Livermore: More than 400 students flee charter schools
LIVERMORE -- On the first day of school, more than 500 new students swarmed into Livermore public schools, the vast majority fleeing the city's two embattled charter schools in light of a litany of accusations ranging from fiscal mismanagement to criminal wrongdoing.
The Livermore Valley Joint Unified School District got nearly double the number of new students it was expecting as parents a few weeks ago began pulling their children out of Livermore Valley Charter School and Livermore Valley Charter Preparatory.
The company that runs the charter schools, the Tri-Valley Learning Corp., is facing allegations of financial mismanagement; illegally charging foreign exchange students tuition and transferring them to a school in Stockton against their will; an investigation by the Alameda County District Attorney's Office for potential criminal charges; and, most recently, hiring a principal who made an online reference to empathizing with mass shooters.
The charges prompted state Superintendent of Education Tom Torlakson to meet privately with charter school parents and school district officials Thursday.
"It's the most serious set of allegations against a charter that I've ever seen," Torlakson said.
The District Attorney's Office is investigating potential fraud or misuse of public money, and student safety, the superintendent said. Torlakson said the parents he met with Thursday were extremely frustrated.
Charters are public schools funded by taxpayer money but run independently of school districts.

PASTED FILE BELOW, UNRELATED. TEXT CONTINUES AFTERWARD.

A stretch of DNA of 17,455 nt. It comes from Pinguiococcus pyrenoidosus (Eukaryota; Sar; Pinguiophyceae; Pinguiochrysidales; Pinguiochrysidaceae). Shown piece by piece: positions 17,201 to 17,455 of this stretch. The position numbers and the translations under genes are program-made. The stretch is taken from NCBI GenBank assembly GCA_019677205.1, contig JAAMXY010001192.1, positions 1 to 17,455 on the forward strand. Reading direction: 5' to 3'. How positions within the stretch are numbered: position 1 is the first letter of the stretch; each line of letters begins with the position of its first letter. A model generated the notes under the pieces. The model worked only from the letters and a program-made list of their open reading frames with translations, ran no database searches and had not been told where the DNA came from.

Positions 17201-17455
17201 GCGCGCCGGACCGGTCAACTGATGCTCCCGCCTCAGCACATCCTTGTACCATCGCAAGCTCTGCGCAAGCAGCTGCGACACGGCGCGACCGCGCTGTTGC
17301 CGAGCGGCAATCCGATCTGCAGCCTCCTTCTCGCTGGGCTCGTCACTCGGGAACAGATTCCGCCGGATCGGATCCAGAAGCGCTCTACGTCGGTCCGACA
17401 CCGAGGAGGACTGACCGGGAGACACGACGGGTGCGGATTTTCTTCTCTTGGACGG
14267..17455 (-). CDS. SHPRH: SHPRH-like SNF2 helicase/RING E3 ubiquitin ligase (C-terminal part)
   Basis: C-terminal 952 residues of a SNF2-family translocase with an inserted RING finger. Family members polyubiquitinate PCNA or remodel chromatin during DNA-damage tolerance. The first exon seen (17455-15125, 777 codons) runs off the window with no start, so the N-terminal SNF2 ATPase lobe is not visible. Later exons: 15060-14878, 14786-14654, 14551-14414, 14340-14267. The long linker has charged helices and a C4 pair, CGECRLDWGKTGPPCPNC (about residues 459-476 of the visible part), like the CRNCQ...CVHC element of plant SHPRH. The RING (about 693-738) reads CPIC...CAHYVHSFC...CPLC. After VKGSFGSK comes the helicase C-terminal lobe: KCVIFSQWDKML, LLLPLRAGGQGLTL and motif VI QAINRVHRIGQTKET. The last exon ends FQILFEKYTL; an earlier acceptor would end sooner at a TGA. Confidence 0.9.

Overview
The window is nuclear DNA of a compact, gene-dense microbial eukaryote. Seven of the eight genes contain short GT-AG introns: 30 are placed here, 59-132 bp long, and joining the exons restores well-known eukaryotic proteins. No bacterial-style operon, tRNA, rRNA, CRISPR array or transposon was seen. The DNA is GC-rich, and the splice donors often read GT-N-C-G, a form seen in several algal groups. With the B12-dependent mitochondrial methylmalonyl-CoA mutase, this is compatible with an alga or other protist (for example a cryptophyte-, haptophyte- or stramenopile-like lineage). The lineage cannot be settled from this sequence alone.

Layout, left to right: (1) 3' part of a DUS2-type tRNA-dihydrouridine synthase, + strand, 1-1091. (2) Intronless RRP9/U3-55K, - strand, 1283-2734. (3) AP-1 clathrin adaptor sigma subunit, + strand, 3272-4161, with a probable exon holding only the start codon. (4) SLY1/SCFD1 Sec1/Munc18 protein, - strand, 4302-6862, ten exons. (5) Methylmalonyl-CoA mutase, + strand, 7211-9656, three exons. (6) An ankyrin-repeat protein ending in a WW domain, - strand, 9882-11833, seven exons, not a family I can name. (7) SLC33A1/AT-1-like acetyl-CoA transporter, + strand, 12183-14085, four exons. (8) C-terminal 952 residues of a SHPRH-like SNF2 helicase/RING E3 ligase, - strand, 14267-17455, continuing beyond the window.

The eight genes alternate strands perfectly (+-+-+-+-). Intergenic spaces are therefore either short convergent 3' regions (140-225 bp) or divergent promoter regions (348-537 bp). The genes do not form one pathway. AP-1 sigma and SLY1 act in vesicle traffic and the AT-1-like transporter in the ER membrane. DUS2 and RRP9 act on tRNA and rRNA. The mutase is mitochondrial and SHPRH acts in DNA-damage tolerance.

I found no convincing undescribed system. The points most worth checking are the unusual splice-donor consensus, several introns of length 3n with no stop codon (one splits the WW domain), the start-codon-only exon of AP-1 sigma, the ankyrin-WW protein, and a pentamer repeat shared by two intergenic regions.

By mid-afternoon Monday, 308 new students had showed up in kindergarten through eighth grade, and about 220 new students enrolled in high school, said Chris Van Schaack, assistant superintendent for the Livermore school district. He said 80 percent of the increase came from the two charters. The district will evaluate at the end of the week if new teachers will need to be added.
Lynn Lysko, CEO for Tri-Valley Learning Corp., did not return calls for comment Monday. In an interview last week, she estimated that just 40 students left Livermore Valley Charter Preparatory for a district school. She said she expected enrollment for both schools to be 1,500, only a 2.5 percent decrease from the previous year, adding that the charter high school has a waiting list of about 400 students.
Founded in 2005, the Tri-Valley Learning Corp. operates two schools in Stockton in addition to its Livermore schools. The schools have a strong academic reputation, according to their website, with Livermore Valley Charter Preparatory ranking 366 out of more than 30,000 public high schools across the country in a recent Newsweek survey.
A tipping point for some parents could have been the hiring of the new principal for Livermore: More than 400 students flee charter schools - EastBayTimes.com: